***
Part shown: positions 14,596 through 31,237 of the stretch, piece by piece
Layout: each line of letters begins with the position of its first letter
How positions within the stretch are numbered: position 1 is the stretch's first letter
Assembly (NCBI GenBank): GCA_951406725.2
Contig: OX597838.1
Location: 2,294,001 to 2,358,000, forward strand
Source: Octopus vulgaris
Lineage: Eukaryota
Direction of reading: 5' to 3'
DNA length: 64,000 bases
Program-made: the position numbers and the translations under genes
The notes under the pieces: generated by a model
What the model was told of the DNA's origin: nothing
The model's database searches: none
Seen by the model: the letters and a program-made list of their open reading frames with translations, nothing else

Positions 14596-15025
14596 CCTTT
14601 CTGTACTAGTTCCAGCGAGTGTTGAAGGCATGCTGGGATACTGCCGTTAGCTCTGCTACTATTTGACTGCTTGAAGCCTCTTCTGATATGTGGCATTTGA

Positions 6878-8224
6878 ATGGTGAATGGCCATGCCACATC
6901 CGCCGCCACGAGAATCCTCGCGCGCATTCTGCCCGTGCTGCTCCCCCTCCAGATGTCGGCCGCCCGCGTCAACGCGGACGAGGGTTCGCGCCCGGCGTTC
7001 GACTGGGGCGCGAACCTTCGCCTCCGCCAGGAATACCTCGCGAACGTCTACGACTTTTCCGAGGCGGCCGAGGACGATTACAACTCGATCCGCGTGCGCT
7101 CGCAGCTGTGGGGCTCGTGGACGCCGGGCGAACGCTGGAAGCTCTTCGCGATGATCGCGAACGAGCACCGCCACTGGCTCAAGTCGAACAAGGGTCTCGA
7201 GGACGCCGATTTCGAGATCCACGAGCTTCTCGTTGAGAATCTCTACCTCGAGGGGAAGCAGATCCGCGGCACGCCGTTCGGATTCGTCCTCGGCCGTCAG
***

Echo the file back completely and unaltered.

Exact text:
Part shown: positions 14,596 through 31,237 of the stretch, piece by piece
Layout: each line of letters begins with the position of its first letter
How positions within the stretch are numbered: position 1 is the stretch's first letter
Assembly (NCBI GenBank): GCA_951406725.2
Contig: OX597838.1
Location: 2,294,001 to 2,358,000, forward strand
Source: Octopus vulgaris
Lineage: Eukaryota
Direction of reading: 5' to 3'
DNA length: 64,000 bases
Program-made: the position numbers and the translations under genes
The notes under the pieces: generated by a model
What the model was told of the DNA's origin: nothing
The model's database searches: none
Seen by the model: the letters and a program-made list of their open reading frames with translations, nothing else

Positions 14596-15025
14596 CCTTT
14601 CTGTACTAGTTCCAGCGAGTGTTGAAGGCATGCTGGGATACTGCCGTTAGCTCTGCTACTATTTGACTGCTTGAAGCCTCTTCTGATATGTGGCATTTGA

Positions 6878-8224
6878 ATGGTGAATGGCCATGCCACATC
6901 CGCCGCCACGAGAATCCTCGCGCGCATTCTGCCCGTGCTGCTCCCCCTCCAGATGTCGGCCGCCCGCGTCAACGCGGACGAGGGTTCGCGCCCGGCGTTC
7001 GACTGGGGCGCGAACCTTCGCCTCCGCCAGGAATACCTCGCGAACGTCTACGACTTTTCCGAGGCGGCCGAGGACGATTACAACTCGATCCGCGTGCGCT
7101 CGCAGCTGTGGGGCTCGTGGACGCCGGGCGAACGCTGGAAGCTCTTCGCGATGATCGCGAACGAGCACCGCCACTGGCTCAAGTCGAACAAGGGTCTCGA
7201 GGACGCCGATTTCGAGATCCACGAGCTTCTCGTTGAGAATCTCTACCTCGAGGGGAAGCAGATCCGCGGCACGCCGTTCGGATTCGTCCTCGGCCGTCAG